Excavations at Flowerpot Lane, Exeter 1986 (Exeter archive site 85)

Exeter City Council, Cotswold Archaeology, 2015

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Exeter City Council, Cotswold Archaeology (2015) Excavations at Flowerpot Lane, Exeter 1986 (Exeter archive site 85) [data-set]. York: Archaeology Data Service [distributor] https://doi.org/10.5284/1035222

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Excavations at Flowerpot Lane, Exeter 1986 (Exeter archive site 85)

The site of medieval Hayes Barton in St. Thomas lies at Flowerpot Lane on the west bank of the Exe at the end of Okehampton Street, the site was investigated due to a proposal to build houses on the site. The excavation was completed at the end of February 1987.

The medieval estate known as the prebend of Hayes was created in the late 11th or early 12th century to support one of four prebendaries attached to St. Mary's Chapel in Exeter Castle. A house is documented on the site of Hayes Barton from the later 13th century. This would, perhaps, have been occupied by the bailiff of the prebend who is mentioned in deeds and presumably farmed the demesne lands.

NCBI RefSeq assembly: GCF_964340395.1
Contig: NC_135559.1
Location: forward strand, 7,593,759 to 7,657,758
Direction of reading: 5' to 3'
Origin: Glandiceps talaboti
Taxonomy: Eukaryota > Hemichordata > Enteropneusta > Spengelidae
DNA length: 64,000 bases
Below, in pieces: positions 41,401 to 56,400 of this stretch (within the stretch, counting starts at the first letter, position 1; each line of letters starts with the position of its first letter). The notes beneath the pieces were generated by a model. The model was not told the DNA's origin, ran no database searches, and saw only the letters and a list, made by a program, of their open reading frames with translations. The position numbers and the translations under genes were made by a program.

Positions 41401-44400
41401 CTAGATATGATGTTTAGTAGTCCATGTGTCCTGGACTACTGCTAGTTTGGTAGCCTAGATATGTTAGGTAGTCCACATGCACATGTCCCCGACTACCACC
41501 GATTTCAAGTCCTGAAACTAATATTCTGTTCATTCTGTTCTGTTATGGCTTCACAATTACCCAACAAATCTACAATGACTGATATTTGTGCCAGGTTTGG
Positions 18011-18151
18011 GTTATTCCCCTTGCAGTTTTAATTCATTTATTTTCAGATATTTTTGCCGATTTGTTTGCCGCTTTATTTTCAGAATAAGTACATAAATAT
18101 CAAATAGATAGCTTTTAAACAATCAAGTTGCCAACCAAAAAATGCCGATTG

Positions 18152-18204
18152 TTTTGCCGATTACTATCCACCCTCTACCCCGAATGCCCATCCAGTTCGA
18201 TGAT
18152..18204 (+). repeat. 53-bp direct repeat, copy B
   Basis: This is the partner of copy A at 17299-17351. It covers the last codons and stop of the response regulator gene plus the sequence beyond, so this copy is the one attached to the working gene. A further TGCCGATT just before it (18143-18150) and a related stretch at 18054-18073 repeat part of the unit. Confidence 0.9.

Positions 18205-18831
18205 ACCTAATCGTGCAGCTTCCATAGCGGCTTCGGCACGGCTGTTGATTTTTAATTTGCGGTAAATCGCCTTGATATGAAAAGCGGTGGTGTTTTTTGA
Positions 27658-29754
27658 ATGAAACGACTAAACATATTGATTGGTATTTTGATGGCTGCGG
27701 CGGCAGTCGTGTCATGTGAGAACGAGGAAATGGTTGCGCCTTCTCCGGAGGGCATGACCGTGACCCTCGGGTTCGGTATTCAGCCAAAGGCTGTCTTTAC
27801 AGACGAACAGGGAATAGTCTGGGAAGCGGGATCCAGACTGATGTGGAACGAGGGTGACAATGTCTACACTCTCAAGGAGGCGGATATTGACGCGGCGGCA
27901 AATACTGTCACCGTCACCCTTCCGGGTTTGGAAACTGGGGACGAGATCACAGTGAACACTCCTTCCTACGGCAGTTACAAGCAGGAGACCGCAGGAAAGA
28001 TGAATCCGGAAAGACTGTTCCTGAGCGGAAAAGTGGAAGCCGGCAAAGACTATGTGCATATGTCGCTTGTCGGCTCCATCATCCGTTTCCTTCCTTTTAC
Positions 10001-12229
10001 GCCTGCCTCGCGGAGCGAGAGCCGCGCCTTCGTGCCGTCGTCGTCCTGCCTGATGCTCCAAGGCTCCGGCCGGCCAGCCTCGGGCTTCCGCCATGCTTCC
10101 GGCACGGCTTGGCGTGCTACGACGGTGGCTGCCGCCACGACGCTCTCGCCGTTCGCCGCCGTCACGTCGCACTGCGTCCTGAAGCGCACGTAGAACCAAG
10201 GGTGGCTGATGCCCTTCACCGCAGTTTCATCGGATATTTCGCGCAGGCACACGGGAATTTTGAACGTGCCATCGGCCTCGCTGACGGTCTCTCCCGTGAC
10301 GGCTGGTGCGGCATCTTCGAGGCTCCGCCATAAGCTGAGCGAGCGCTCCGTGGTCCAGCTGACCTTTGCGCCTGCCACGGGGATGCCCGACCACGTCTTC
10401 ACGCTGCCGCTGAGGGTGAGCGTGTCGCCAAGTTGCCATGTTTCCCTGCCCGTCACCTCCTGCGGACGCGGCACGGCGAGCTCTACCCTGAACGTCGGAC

The earliest features cutting into the colluvium date from the late 12th or early 13th century. A small rectangular ditched enclosure at the north-eastern limit of the excavation is likely to have contained a building in its northern corner which left no trace.

In the late 15th century, a large non-domestic building, believed to have been a barn, occupied the eastern corner of a yard bounded by cob walls.

In the early 16th century, the ground level over the whole site was raised up to 0.5 metres by means of an extensive spread of dumped alluvium. Some of this material must have been brought in from sources nearby but quite a lot of it was dug from ditches which now defined the settlement enclosure in the manner of a small-scale moat.

In the mid 16th century, the house was modernised by the addition of a new solar block at the west end of the hall. This included an external stair turret and no doubt contained a parlour and perhaps a dining room on the ground floor with sleeping chambers above.

William Peter is documented as inheriting the house and estate in 1571 and living there until his death in 1614, during which time he filled in the ditches and built cob boundary walls without stone footings in place of the hedges which were there previously. This description matches well the character of the later 16th century enclosure walls and outbuildings revealed by the excavation.

The excavation provided a picture of a considerable two-storey building with a double doorway in the north wall on the ground floor. The eastern part of the ground floor was clearly built as a chapel since it contains a piscina in the south wall and a holy water stoup is situated externally on the east side of the eastern doorway in the north wall.